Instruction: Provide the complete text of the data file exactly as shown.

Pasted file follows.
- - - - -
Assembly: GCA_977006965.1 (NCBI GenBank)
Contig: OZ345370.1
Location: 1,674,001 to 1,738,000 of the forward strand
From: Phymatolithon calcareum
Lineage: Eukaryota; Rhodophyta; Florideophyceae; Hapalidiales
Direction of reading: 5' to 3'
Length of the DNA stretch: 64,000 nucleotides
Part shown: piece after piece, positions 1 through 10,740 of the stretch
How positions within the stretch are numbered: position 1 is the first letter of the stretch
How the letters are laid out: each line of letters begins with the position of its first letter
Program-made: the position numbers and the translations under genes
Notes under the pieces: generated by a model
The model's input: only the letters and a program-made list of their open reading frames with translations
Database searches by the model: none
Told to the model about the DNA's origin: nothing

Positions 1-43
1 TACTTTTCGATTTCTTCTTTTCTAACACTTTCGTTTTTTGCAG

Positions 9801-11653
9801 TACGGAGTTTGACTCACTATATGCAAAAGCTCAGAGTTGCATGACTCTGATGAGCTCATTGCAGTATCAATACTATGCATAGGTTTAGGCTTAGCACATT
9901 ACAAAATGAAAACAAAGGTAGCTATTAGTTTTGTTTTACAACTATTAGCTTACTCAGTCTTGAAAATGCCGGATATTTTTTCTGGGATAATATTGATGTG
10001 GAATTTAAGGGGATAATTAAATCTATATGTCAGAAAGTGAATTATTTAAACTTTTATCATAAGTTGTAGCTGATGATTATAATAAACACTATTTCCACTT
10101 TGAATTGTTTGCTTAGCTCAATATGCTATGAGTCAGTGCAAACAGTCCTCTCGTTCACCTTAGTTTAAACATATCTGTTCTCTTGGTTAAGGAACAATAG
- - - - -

Assembly: GCA_977006965.1 (NCBI GenBank)
Contig: OZ345370.1
Location: 1,674,001 to 1,738,000 of the forward strand
From: Phymatolithon calcareum
Lineage: Eukaryota; Rhodophyta; Florideophyceae; Hapalidiales
Direction of reading: 5' to 3'
Length of the DNA stretch: 64,000 nucleotides
Part shown: piece after piece, positions 1 through 10,740 of the stretch
How positions within the stretch are numbered: position 1 is the first letter of the stretch
How the letters are laid out: each line of letters begins with the position of its first letter
Program-made: the position numbers and the translations under genes
Notes under the pieces: generated by a model
The model's input: only the letters and a program-made list of their open reading frames with translations
Database searches by the model: none
Told to the model about the DNA's origin: nothing

Positions 1-43
1 TACTTTTCGATTTCTTCTTTTCTAACACTTTCGTTTTTTGCAG

Positions 9801-11653
9801 TACGGAGTTTGACTCACTATATGCAAAAGCTCAGAGTTGCATGACTCTGATGAGCTCATTGCAGTATCAATACTATGCATAGGTTTAGGCTTAGCACATT
9901 ACAAAATGAAAACAAAGGTAGCTATTAGTTTTGTTTTACAACTATTAGCTTACTCAGTCTTGAAAATGCCGGATATTTTTTCTGGGATAATATTGATGTG
10001 GAATTTAAGGGGATAATTAAATCTATATGTCAGAAAGTGAATTATTTAAACTTTTATCATAAGTTGTAGCTGATGATTATAATAAACACTATTTCCACTT
10101 TGAATTGTTTGCTTAGCTCAATATGCTATGAGTCAGTGCAAACAGTCCTCTCGTTCACCTTAGTTTAAACATATCTGTTCTCTTGGTTAAGGAACAATAG